Why is the LG X Screen called the X Screen? It’s certainly not because of its rather middle-of-the-road 4.93-inch 720p display, it’s because it has a second screen – although a rather slender one.
LG has taken its second screen technology from the flagship LG V10 and transitioned it into a handset which will sport a much more attractive price tag. Just how much it will cost remains to be seen, but it will go on sale in certain markets during March.
Jumping straight to that second screen, what you’re looking at is a 1.76-inch display with a 520 x 80 resolution sitting to the top right of the main screen.
It’s a little odd, but the glass front means it blends nicely into the body rather than sticking out like a sore thumb.
This second screen is also always-on (although you can disable this in the settings), allowing you to see the time, date and notifications without having to power on the battery zapping main display. You can also choose to add a personalized message here if you want to give the X Screen a bit of identity.
It’s not just a clock display though, as when the handset is on you can swipe over the secondary screen to access quick settings and launch a selection of apps. Another useful feature is the fact notifications display here, so if you’re watching a movie or playing a game they won’t drop down in front of the action.
I particularly like that last feature, as Android notifications are now pretty huge and really get in the way of my Real Racing 3 addition.
While LG says the always-on display uses just 0.8% of battery every hour, over the course of the day the X Screen will lose a chunk of its juice to this. As I’ve mentioned, you can turn it off, but you’ll the have to fire up the main screen to check the time and your notifications.
It will be interesting to see how the 2,300mAh battery holds up, and whether the LG X Screen will be able to get through a full day on a single charge. It’s something we’ll put to the test in our full review.
The LG X Screen may be a mid-tier phone, but its design does give it a more premium look with a metallic frame providing a pleasing aesthetic. Pick it up though and it’s quite obviously plastic rather than metal, but it’s solid and the 142.6 x 71.8 x 7.1mm body nestles nicely in the palm.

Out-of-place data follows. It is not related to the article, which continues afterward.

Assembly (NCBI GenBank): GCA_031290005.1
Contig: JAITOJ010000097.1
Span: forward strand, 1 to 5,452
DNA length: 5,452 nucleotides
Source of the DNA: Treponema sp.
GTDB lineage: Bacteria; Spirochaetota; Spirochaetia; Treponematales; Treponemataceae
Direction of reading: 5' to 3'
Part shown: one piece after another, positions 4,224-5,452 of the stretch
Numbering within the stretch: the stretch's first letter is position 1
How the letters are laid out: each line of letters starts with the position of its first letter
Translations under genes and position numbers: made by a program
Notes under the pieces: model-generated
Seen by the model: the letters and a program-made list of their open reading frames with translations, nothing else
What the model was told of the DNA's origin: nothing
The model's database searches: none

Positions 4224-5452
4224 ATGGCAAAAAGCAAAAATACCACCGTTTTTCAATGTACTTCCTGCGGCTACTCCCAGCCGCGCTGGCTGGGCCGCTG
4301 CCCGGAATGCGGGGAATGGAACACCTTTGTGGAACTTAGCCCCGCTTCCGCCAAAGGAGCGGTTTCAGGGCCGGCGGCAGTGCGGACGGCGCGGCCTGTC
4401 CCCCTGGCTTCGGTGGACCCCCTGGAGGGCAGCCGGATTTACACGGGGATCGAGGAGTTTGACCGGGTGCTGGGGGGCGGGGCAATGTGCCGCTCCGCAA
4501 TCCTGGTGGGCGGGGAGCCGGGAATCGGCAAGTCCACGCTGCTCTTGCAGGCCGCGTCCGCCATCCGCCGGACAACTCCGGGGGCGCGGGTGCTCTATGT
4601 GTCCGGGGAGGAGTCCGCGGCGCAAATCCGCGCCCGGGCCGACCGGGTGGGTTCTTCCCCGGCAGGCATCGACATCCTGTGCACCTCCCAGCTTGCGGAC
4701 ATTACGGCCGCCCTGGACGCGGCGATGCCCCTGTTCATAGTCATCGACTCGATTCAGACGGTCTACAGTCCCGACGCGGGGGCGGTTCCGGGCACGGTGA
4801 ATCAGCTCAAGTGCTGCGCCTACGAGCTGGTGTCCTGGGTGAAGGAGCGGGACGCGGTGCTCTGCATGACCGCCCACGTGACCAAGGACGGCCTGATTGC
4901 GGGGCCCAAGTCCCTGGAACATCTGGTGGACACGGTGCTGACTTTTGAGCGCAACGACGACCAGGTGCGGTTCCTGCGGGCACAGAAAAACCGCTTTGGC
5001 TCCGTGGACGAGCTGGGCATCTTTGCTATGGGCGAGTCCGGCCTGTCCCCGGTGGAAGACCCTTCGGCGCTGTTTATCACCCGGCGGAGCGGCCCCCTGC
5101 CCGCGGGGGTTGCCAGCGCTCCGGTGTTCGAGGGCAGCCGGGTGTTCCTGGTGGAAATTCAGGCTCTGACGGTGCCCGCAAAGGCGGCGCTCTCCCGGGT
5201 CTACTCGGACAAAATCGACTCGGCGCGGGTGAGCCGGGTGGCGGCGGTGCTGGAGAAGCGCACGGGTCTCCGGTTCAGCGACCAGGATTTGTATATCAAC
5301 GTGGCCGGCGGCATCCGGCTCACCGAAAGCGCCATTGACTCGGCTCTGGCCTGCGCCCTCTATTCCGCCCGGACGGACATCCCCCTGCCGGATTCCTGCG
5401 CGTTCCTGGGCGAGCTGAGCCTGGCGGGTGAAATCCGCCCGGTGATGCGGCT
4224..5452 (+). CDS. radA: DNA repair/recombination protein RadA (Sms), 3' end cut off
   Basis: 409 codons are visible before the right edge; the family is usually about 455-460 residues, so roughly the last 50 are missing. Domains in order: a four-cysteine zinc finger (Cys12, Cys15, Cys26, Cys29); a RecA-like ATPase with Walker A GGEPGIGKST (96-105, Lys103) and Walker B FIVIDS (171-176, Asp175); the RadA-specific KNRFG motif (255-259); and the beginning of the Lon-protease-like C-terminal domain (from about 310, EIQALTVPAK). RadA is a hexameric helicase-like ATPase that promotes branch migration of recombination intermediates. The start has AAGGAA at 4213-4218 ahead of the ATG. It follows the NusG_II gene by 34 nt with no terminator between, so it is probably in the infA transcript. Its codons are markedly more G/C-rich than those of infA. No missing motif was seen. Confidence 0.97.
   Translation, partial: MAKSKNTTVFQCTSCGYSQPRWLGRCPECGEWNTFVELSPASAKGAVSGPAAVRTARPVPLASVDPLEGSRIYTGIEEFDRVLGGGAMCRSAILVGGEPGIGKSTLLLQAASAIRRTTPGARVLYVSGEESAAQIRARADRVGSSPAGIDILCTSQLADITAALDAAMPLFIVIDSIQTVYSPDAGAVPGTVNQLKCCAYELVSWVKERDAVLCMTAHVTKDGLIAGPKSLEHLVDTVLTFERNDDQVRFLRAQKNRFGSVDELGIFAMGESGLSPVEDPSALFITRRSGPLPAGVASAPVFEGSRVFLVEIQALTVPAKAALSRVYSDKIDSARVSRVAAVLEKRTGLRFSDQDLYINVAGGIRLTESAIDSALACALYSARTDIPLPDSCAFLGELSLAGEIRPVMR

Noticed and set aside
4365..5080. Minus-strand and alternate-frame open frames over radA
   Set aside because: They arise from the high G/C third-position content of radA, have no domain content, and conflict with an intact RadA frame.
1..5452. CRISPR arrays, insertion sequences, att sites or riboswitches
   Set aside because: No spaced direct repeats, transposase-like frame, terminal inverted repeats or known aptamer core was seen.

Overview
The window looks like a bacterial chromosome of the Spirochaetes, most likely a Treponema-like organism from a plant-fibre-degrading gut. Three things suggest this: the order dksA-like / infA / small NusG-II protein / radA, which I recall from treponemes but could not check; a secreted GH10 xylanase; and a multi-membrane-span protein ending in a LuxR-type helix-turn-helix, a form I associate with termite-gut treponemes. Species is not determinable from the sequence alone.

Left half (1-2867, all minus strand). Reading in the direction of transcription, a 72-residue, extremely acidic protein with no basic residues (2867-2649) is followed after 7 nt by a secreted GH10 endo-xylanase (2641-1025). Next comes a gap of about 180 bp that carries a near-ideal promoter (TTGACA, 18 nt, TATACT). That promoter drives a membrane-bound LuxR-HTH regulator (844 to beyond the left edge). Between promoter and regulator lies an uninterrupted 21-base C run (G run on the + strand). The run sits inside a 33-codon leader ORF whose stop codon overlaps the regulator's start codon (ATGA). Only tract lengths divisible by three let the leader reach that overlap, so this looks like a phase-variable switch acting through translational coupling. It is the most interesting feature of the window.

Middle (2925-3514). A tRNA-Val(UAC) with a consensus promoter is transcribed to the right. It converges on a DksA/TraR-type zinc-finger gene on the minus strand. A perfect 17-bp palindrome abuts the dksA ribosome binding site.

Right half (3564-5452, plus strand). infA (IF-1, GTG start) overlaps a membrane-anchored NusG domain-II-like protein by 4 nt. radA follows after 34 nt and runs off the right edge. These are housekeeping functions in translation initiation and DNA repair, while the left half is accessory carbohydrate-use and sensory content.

There are fewer and fewer sub 5-inch phones on the market now, and while the X Screen comes in just below that mark, it was nice to hold a phone in one hand and not have to overstretch my thumb to get around the screen.
On the right you’ll find the power/lock key and a tray for a SIM card and microSD card, while the volume key lives on the opposite edge. The buttons are within easy reach, but they’re almost flush with the body which can make locating them a little tricky.
The LG X Screen packs in a quad-core processor and 2GB of RAM, which are in charge of keeping Android 6.0 Marshmallow ticking over. LG has added its own overlay to Android, which includes the removal of the app tray which may put the purists off.
The rest of the overlay though is pleasant, with a clean, fresh look which is closer to Google’s vision than LG’s previous attempts.
There’s also a couple of decent snappers on the LG X Screen with a 13MP camera on the back joined by an 8MP front facing option. The camera app is a relatively simple affair, with just a handful of controls and options.
The second screen is utilized here as well, with some of the camera options displaying there and thus keeping the viewfinder clear.
The LG X Screen is a solid little phone with a nice blend of design and specs and a splash of flagship technology in its secondary display.
For those looking for a more compact smartphone which can still take a decent picture and has enough power for day to day activities the X Screen is looking like a strong contender.